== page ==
CH09-ObjectOrientedGraphics

CH09-ObjectOrientedGraphics - The Art and Science of An...

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Unformatted text preview: The Art and Science of An Introduction to Computer Science ERIC S. ROBERTS Jav a Object-oriented Graphics C H A P T E R 9 Yea, from the table of my memory I’ll wipe away all trivial fond records. —William Shakespeare, Hamlet, c. 1600 9.1 The acm.graphics model 9.2 Structure of the acm.graphics package 9.3 Using the shape classes 9.4 Creating compound objects The acm.graphics Model • The acm.graphics package uses a collage model in which you create an image by adding various objects to a canvas. • A collage is similar to a child’s felt board that serves as a backdrop for colored shapes that stick to the felt surface. As an example, the following diagram illustrates the process of adding a red rectangle and a green oval to a felt board: • Note that newer objects can obscure those added earlier. This layering arrangement is called the stacking order . The Java Coordinate System • As you know from your experience with the acm.graphics package, all distances and coordinates in the graphics library are measured in pixels , which are the tiny dots that cover the surface of the screen. • Coordinates in the graphics model are specified relative to the origin in the upper left corner of the screen. • Coordinate values are specified as a pair of floating-point values ( x , y ) where the values for x increase as you move rightward across the screen and the values for y increase as you move downward. • If you are familiar with traditional Cartesian geometry, it is important to remember that Java treats y values differently, inverting them from their standard interpretation. Structure of the acm.graphics Package The GObject class forms the root of the hierarchy of graphical objects. Anything you add to the canvas must be a GObject . The classes at the bottom of the figure are the shape classes and indicate specific types of graphical objects that you can draw. The GTurtle and GPen classes provide a simple graphics model appropriate for younger students and are not used in this book. The remaining classes and interfaces are discussed in subsequent slides. The following diagram shows the classes in the acm.graphics package and their relationship in the Java class hierarchy: GCanvas GPoint GDimension GRectangle GObject GCompound GMath GTurtle GPen GLabel GRect GOval GLine GArc GImage GPolygon GRoundRect G3DRect Interfaces: GFillable GResizable GScalable GContainer The GCanvas Class • The GCanvas class is used to represent the background canvas for the collage model and therefore serves as a virtual felt board. When you use the acm.graphics package, you create pictures by adding various GObject s to a GCanvas . • For simple applications, you won’t actually need to work with an explicit GCanvas object. Whenever you run a program that extends GraphicsProgram , the initialization process for the program automatically creates a GCanvas and resizes it so that it fills the program window....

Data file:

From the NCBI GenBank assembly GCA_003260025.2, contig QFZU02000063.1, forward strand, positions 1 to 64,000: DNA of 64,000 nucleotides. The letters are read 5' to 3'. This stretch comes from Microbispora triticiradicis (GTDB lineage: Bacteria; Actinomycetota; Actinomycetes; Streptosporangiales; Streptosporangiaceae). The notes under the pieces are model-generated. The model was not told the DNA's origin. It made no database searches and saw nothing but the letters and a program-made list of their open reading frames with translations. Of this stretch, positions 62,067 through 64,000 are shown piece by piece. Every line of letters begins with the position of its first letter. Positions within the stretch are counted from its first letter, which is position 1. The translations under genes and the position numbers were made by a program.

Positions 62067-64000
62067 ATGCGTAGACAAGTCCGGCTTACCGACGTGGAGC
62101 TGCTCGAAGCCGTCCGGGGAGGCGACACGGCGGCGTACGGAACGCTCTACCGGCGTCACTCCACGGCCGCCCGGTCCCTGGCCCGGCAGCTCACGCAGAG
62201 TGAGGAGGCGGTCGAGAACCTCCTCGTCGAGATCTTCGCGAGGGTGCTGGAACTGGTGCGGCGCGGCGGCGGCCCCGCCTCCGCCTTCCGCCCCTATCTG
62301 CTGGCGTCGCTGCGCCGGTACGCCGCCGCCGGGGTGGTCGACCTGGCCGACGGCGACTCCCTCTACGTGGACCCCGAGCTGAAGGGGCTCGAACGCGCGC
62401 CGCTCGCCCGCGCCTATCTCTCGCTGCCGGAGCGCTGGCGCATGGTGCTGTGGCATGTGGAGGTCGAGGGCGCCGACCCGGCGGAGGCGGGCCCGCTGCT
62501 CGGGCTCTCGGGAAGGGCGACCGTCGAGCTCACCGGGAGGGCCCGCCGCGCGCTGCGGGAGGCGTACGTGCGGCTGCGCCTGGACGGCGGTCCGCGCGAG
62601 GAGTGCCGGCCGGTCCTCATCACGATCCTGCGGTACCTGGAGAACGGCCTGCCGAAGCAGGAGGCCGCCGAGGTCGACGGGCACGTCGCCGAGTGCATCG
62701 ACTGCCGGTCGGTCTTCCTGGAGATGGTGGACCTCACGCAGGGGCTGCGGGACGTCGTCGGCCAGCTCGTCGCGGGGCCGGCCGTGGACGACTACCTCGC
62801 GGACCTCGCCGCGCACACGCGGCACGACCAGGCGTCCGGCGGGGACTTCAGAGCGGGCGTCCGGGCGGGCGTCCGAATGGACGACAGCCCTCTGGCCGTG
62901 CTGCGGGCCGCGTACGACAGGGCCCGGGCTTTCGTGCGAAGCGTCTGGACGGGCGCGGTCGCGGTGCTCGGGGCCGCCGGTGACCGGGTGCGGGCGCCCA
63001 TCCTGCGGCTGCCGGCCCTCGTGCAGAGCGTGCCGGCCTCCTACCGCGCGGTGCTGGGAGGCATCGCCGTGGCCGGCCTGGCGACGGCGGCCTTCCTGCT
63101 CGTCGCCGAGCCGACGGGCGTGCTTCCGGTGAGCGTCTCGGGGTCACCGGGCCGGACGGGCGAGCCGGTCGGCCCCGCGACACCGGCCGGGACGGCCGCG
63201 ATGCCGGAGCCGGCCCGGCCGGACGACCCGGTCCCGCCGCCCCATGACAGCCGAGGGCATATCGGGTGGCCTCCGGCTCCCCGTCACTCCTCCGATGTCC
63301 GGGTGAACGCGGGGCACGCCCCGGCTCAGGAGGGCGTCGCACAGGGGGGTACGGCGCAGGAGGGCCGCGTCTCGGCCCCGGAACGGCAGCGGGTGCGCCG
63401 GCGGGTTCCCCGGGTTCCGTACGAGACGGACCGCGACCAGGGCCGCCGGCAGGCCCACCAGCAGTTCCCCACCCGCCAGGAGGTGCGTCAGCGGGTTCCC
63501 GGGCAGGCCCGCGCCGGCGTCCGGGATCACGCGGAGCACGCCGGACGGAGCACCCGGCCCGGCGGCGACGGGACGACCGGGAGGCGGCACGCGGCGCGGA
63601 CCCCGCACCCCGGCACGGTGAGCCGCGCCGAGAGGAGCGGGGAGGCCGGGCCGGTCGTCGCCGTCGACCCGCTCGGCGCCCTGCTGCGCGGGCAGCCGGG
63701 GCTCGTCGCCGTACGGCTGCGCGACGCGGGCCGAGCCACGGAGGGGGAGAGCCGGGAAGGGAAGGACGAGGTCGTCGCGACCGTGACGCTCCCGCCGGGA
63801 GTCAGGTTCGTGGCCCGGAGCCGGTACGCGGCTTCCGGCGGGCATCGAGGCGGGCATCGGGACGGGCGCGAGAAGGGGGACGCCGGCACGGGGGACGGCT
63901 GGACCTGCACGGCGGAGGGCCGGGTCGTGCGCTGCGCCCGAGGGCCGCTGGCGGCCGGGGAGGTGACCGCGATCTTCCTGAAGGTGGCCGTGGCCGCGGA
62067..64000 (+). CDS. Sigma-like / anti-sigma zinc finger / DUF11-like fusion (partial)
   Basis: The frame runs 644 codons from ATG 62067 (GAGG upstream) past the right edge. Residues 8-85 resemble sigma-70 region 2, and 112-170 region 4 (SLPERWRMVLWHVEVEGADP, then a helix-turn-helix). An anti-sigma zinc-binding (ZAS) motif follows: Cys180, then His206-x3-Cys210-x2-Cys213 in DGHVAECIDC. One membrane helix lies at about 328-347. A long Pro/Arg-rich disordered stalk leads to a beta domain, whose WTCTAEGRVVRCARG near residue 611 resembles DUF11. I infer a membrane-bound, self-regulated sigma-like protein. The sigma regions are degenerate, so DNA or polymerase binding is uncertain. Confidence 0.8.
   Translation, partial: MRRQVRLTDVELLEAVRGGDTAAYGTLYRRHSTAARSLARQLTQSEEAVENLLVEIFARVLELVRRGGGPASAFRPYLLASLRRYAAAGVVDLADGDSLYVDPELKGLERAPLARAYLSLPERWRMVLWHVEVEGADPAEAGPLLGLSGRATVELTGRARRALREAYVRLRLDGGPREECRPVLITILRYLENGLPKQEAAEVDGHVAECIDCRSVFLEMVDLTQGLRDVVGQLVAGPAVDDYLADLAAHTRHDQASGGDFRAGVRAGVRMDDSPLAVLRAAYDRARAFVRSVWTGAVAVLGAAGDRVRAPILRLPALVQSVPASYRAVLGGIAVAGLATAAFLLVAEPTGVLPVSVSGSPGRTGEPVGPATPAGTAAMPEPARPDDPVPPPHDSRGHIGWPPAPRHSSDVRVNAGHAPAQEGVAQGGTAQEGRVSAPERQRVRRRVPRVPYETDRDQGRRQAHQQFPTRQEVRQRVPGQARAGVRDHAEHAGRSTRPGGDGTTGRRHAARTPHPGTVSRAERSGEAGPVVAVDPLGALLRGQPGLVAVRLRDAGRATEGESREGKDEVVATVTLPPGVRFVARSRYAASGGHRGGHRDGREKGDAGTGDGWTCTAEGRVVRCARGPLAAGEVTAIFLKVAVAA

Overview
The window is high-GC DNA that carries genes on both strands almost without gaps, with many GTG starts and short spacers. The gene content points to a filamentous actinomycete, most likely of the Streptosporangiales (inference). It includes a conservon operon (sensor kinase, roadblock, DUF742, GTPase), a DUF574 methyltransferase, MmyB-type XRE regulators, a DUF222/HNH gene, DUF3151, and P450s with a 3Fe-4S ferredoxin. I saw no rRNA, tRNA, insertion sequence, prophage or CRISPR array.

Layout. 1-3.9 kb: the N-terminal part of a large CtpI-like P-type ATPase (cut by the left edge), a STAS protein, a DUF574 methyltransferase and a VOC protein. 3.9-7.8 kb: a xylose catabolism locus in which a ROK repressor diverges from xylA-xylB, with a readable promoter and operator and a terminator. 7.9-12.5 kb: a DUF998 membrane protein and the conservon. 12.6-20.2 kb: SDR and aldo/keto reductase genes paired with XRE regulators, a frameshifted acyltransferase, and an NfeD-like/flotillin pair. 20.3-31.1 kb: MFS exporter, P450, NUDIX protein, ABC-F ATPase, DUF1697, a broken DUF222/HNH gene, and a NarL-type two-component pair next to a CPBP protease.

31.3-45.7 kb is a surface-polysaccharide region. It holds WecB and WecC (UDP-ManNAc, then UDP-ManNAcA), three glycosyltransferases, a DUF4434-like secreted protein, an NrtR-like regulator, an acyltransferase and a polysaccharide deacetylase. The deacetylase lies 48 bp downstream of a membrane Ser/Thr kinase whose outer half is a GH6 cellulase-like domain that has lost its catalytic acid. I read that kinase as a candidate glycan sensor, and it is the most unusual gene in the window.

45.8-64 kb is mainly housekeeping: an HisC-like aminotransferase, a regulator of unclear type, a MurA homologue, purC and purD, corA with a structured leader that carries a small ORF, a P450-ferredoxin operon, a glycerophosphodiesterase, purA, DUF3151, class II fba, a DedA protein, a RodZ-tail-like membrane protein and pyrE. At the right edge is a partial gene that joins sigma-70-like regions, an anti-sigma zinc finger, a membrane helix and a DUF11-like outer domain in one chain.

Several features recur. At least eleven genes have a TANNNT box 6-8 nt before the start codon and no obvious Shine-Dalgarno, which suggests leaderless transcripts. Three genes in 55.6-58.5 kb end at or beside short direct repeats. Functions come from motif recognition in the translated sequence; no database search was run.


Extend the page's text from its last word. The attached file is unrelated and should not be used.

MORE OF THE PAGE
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This note was uploaded on 02/18/2010 for the course CS 106A taught by Professor Sahami,m during the Fall '08 term at Stanford.

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CH09-ObjectOrientedGraphics - The Art and Science of An...

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